## The Hilbert Polynomial Explained

So, today I discovered something rather nice, that I think could easily get more time in books and the like, but doesn’t. We’ll first have need of a theorem that I don’t want to prove:

Theorem: Let $X$ be a projective variety over $\mathbb{C}$ and let $\mathscr{L}$ be an invertible sheaf on $X$. Then $\mathscr{L}$ is ample if and only if for all $\mathscr{F}$ coherent sheaves, there is a number $n>>0$, such that we have $H^i(X,\mathscr{F}\otimes\mathscr{L}^{\otimes n})=0$ for all $i>0$.

This is a very important theorem. What it does is it tells us that for large enough $n$, we have $\chi(\mathscr{L})=\sum_{i=0}^\infty (-1)^i \dim H^0(X,\mathscr{L}^{\otimes n})=\dim H^0(X,\mathscr{L}^{\otimes n})$. It is, in fact, a key point in the difference between Hilbert functions and Hilbert polynomials. Here’s a quick lemma (also without proof, because it isn’t the point)

Lemma: Let $R=\oplus_{n=0}^\infty H^0(X,L^{\otimes n})$ with $L$ ample. Then $R$ is a graded ring (multiplication by tensor product) and is isomorphic to the ring $\mathbb{C}[x_0,\ldots,x_n]/I$ where $I$ is the ideal of the image of the map given by $L$.

What this really says is that the function $f(n)=\dim H^0(X,L^{\otimes n})$ is the Hilbert function of its image. Now, we know from before that $f(n)$ is eventually equal to a polynomial. By the theorem above, we know that $f(n)$ is eventually equal to $\chi(L^{\otimes n})$, so $\chi(L^{\otimes n})$ is eventually equal to the Hilbert polynomial. The story is actually better: it IS the Hilbert polynomial, in all degrees. We’ll first prove it in the case of curves:

Let $D$ be an ample divisor on a curve $C$. Then the Riemann-Roch theorem for curves says that $\dim H^0(X,nD)-\dim H^1(X,nD)=\deg(nD)-g+1$. But this is just $\chi(nD)=n\deg D-g+1$, which is a linear polynomial, whose lead term is the degree of the image, and we even get the arithmetic genus right where we want it.

Note that the only reason for the ample condition is to make this the Hilbert polynomial of a curve in projective space. In general, we do get Hilbert polynomials of divisors.

Next we’ll look at the case of surfaces. We define $D\cdot D'$ to be the intersection number of $D$ and $D'$ for $D,D'$ divisors on our surface $S$. This is defined carefully in many books, and will be here if I do some surface theory after I stop the toric geometry, but the gist is that it is the number of points of intersection of $D$ and $D'$, whenever that makes sense.

For surfaces, there’s a Riemann-Roch theorem, which says $\chi(D)=\frac{1}{2}(D-K)\cdot D+\chi(0)$. If we take $D$ ample and then apply Riemann-Roch to $nD$, we get $\chi(nD)=\frac{1}{2}(nD-K)\cdot nD+\chi(0)=\frac{D\cdot D}{2}n^2-\frac{D\cdot K}{2}n+\chi(0)$, which is precisely the Hilbert polynomial of a surface embedded in projective space, because $D\cdot D$ is the degree of the embedding. Even better, this tells us what the coefficient of the middle term means.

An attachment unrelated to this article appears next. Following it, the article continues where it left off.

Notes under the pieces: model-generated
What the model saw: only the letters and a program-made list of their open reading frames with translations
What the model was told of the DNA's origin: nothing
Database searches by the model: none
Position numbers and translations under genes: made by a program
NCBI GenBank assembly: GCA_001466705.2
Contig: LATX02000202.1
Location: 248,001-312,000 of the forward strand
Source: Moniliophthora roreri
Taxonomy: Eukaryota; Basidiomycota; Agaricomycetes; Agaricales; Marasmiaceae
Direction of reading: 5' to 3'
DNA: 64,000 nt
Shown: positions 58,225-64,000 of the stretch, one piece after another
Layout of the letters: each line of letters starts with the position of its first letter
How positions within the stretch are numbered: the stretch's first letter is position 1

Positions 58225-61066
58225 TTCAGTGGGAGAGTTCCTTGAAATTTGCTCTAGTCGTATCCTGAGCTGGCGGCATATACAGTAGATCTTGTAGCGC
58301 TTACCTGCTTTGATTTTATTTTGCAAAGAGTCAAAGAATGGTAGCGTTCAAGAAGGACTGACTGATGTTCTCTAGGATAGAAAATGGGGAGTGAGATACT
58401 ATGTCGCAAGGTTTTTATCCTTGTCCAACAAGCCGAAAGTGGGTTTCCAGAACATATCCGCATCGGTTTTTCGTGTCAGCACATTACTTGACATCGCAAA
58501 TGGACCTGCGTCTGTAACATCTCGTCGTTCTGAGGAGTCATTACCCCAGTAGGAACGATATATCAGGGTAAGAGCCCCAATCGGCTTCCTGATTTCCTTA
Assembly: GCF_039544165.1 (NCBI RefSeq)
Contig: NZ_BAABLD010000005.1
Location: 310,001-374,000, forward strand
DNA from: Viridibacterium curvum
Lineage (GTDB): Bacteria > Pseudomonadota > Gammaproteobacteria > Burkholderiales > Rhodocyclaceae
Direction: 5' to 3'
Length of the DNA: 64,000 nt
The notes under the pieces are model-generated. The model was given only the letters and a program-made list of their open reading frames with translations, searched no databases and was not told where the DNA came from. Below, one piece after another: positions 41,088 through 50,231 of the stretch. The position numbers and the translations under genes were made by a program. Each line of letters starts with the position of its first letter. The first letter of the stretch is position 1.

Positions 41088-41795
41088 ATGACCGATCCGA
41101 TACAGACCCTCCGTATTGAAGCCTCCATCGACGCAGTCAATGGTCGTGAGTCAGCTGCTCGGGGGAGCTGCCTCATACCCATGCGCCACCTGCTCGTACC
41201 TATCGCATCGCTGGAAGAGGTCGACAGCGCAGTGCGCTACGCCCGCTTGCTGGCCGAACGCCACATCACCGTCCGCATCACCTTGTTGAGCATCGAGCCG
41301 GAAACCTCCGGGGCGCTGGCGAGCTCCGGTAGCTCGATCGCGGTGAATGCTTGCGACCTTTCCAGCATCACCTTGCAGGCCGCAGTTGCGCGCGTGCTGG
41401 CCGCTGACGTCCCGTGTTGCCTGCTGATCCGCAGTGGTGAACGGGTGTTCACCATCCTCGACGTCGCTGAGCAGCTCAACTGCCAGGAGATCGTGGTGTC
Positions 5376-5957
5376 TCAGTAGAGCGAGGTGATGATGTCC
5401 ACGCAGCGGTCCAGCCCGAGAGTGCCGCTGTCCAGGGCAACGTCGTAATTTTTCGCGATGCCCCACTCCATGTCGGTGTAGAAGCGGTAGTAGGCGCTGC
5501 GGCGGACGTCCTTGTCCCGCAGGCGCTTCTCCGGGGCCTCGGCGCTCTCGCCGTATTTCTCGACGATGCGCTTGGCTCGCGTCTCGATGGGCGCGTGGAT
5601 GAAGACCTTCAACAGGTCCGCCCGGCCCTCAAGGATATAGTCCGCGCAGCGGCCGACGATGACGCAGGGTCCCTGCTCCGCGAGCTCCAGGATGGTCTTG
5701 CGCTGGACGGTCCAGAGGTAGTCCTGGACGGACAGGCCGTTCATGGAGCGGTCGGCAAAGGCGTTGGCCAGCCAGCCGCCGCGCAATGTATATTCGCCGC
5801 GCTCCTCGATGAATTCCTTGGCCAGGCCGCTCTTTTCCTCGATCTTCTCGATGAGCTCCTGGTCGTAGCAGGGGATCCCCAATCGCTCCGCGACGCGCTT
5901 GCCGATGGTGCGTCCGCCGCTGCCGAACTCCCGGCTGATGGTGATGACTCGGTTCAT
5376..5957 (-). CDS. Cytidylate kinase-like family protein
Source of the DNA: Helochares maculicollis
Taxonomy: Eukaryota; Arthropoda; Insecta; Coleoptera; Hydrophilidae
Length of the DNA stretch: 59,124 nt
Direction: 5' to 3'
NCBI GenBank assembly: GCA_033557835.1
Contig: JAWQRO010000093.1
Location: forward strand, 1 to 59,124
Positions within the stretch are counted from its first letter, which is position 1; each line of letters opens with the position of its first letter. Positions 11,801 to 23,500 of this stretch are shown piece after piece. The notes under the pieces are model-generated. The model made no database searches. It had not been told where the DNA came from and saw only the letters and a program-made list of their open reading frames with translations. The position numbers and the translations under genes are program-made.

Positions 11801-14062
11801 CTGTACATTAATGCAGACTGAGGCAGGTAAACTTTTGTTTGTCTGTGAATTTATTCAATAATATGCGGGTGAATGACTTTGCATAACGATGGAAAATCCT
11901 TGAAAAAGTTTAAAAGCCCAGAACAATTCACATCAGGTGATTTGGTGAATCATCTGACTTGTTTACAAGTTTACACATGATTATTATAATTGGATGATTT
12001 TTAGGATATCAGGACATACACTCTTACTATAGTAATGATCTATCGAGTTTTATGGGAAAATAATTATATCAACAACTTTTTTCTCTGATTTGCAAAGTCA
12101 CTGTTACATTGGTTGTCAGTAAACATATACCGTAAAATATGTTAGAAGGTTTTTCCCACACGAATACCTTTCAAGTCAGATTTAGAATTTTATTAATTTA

This will work out in general. There’s the Grothendieck-Riemann-Roch Theorem, which we apply to a smooth projective variety $X$, set $Y$ to be a point, and take $D$ an ample divisor, it then gives us the equation $\chi(D)=f_*(ch(D)td(X))$ where $ch(D)$ is the Chern character of the line bundle associated to $D$ and $td(X)$ is the Todd class, which is a cohomology class associated to $X$. So we apply it to $nD$ and obtain $\chi(nD)=f_*(ch(nD)td(X))=f_*(\exp(c_1(nD))td(X))$. Now, $f_*$ is a map from $H^*(X,\mathbb{Z})$ to $\mathbb{Z}$.

Now take $\dim X=m$. Then $\exp(c_1(nD))=\sum_{i=0}^m \frac{1}{i!}c_1(nD)^i=\sum_{i=0}^m \frac{n^i}{i!}c_1(D)^i$. The Todd class of $X$ is just another cohomology class on $X$, and we multiply by it, through. Then $f_*$ takes the degree $m$ part of this element of $H^*(X,\mathbb{Z})$ and this will give us a polynomial in $n$ of degree $m$, and it is precisely the Hilbert polynomial!

So what’s the point? The Riemann-Roch theorem makes it easy to see that the Hilbert function is eventually a polynomial. Even better, it tells you that the Hilbert function is a red herring, and that the real thing of interest is $\chi(nD)$, the Euler characteristic, which is precisely the Hilbert polynomial. So among other things, this is why the Hilbert function, which looks like it should be the more fundamental thing, actually fails to capture low degree information, like the arithmetic genus of a projective variety. My favorite part is that this formulation tells you what happens on the middle terms, and no one ever seems to mention this. However, there is geometric information there. For instance, in the case of surfaces, the coefficient of $n$ is $-\frac{D\cdot K}{2}$, which tells us a few things relating to the geometry of the canonical divisor, which is extremely important to things like the Minimal Model and Mori programs. Charles Siegel is currently a postdoc at Kavli IPMU in Japan. He works on the geometry of the moduli space of curves.
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### 5 Responses to The Hilbert Polynomial Explained

1. anon says:

You probably need some more hypotheses in the theorem to make it bidirectional. As stated, it implies that the trivial bundle on P^n is ample, which is false. Non-triviality of the bundle isn’t enough either as the example of a non-torsion degree 0 on an abelian variety shows. Requiring that the higher cohomology of F(n) vanishes for any coherent sheaf F with n = n_F >> 0 is certainly necessary, and probably sufficient.

2. Charles Siegel says:

Ahh, yeah, that’s the hypothesis. Was working from flaky memory late last night. Will correct it.

3. anon says:

Sorry to nitpick, but the correct statement probably needs the n to depend on F. If there was a fixed N that worked for every F, then taking F = K_X(-N) would say H^top(K_X) = 0.

4. Charles Siegel says:

Yeah, and that’d be me making a quick instead of a careful correction. Quantifiers rearranged.

5. lucasbraune says:

Nice post!